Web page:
Tom knew things would get ugly if he questioned the approval stage in the new workflow process. His manager stared at Tom, sighed and jotted something down. “Head Office are going to chew us up over this” she said. “Another nail in our coffin” she said quietly. “This rookie mistake should never have happened and it cannot delay roll-out” she said sternly. “I need you guys to fix this. Make this your number one priority and do whatever it takes to get it sorted. Why didn’t we spot this sooner? What a disaster”. Everyone looked down, busily writing in their notebooks.
“Thanks for that Tom. That’s my weekend ruined” sniped Susan as they were leaving the meeting room. “Why is it always you who finds the problems Tom?” muttered Jack. “Well that’s our metrics blown for this quarter” mumbled Gemma.
Tom slumped back at his desk, dejected. He didn’t write the stupid process. From now on he decided, he would keep his mouth shut and his head down in meetings. Just show up and do his job, like his colleagues seemed to. Someone else could get the blame for finding the problems. There was talk of yet another reorganisation. Would he have to reapply again and which ‘colleague’ would he be up against this time? A title of troublemaker wouldn’t help him. It was all so exhausting. A headache was starting.
18 months later the company suffered a major system outage, impacting service for 24 hours. The company’s brand and share price took a major hit.
Psychological safety is the sense that when you offer up your thoughts, ideas and questions or you highlight mistakes, you will still be accepted and respected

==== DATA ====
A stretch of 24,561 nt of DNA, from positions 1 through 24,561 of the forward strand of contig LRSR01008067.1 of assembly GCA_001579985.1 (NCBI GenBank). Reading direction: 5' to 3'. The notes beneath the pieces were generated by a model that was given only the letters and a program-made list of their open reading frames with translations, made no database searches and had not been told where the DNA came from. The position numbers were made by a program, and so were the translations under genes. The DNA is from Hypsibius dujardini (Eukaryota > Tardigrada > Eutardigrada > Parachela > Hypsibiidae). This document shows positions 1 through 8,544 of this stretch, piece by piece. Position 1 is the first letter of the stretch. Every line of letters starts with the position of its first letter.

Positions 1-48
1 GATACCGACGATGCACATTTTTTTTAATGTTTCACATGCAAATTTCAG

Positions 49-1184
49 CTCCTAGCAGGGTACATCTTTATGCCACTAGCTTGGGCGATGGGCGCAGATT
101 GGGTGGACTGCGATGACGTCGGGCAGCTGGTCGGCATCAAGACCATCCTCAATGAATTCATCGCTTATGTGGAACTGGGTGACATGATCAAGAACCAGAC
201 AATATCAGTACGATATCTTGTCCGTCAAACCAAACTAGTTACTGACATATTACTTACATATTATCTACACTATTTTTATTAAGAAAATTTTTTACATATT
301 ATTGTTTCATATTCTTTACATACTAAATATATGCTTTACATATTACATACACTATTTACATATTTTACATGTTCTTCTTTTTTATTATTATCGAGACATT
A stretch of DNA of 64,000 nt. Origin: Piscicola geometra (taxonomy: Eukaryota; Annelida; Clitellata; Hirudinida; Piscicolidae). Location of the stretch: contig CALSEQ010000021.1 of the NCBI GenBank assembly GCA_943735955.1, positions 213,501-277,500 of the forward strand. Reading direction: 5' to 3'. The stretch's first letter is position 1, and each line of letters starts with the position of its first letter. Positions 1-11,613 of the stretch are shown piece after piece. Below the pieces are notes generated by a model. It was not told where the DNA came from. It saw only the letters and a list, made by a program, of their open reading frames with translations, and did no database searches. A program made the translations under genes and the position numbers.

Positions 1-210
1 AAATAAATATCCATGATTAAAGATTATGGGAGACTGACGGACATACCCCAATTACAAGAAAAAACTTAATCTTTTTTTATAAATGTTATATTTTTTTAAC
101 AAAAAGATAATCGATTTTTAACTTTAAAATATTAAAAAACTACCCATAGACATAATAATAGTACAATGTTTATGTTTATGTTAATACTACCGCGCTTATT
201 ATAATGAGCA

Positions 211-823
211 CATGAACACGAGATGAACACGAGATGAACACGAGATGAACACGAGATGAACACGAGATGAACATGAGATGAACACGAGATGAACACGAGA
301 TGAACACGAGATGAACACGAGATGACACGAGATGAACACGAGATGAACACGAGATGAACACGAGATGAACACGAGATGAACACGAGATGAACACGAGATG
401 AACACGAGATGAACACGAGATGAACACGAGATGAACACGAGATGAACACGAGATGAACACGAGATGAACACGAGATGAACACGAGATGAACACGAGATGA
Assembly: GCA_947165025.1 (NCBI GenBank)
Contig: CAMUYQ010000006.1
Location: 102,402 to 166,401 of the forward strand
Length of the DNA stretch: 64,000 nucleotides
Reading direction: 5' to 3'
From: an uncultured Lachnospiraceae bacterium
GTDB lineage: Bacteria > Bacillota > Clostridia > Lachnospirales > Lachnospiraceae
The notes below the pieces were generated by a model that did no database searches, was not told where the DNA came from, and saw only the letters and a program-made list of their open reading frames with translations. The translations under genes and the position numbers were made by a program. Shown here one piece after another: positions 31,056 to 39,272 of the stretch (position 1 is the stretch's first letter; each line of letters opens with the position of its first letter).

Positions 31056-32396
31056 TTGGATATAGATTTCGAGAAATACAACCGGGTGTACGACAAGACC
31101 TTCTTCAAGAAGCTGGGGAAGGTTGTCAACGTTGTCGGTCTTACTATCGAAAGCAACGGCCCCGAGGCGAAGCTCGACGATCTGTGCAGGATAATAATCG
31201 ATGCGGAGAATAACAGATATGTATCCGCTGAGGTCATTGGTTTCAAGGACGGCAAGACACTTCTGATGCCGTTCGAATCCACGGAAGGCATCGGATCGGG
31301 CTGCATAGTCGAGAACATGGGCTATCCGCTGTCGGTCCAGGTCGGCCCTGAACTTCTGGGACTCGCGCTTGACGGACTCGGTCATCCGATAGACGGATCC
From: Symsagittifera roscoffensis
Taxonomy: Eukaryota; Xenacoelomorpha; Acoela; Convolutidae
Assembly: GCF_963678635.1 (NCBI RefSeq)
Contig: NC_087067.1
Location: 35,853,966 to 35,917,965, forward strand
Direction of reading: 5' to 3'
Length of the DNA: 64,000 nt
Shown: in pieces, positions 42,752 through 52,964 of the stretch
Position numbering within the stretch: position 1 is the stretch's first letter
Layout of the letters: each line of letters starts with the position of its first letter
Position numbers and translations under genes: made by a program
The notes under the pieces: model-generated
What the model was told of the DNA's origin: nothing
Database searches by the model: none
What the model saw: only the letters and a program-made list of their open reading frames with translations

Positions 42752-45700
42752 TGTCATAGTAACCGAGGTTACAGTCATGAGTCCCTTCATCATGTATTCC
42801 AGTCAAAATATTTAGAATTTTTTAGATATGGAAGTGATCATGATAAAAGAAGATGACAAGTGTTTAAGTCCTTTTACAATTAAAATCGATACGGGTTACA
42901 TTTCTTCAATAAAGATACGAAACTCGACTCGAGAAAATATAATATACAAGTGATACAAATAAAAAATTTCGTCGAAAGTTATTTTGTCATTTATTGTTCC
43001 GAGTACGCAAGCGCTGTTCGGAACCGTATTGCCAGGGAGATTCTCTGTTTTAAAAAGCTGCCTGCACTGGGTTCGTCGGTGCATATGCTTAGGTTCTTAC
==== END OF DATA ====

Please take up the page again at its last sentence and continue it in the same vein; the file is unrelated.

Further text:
Emma took a deep breath and blurted out. “I think the approval step in the new process could mean we can’t hit our SLA. Perhaps we should review it?”. She avoided everyone’s eyes, not knowing how her new team would react. Jim her manager, sighed. “This is the last thing I wanted to hear, but good catch Emma. That’s exactly why we need you on this team”. Sophie who was sitting opposite, rolled her eyes, but then smiled and gave a little wink. Charlie gave a tiny thumbs up sign. “Listen up. Mistakes happen when there’s so much going on. No-one is to blame here. The important thing is that we fix the process now at this stage. What’s everything’s thoughts on how to do this? Sophie start us off. What do you think? …” The ideas soon began to flow.
Emma returned to her desk smiling. Her shoulders relaxed. She felt unusually connected to this new group. They seemed to ‘get her’. Maybe this was a team where she really could make a difference.
According to the saying; ‘Diversity is like being invited to the party, Inclusion is like being invited onto the dance floor and Belonging is dancing like no-one is watching’. We could substitute the word Belonging for Psychological Safety.
Psychological safety is the sense that when you offer up your thoughts, ideas and questions or you highlight mistakes, you will still be accepted and respected. You can speak up without fear of rejection, ridicule or impact to your self-image, status or career. You feel others have your back and you are safe to show more of who you really are.
Working in a psychologically safe environment means you don’t need to juggle two versions of you; the work you and the real you. The real you can show up to work. No masks, no facades, no surface acting necessary. And that can free up a wealth of mental energy.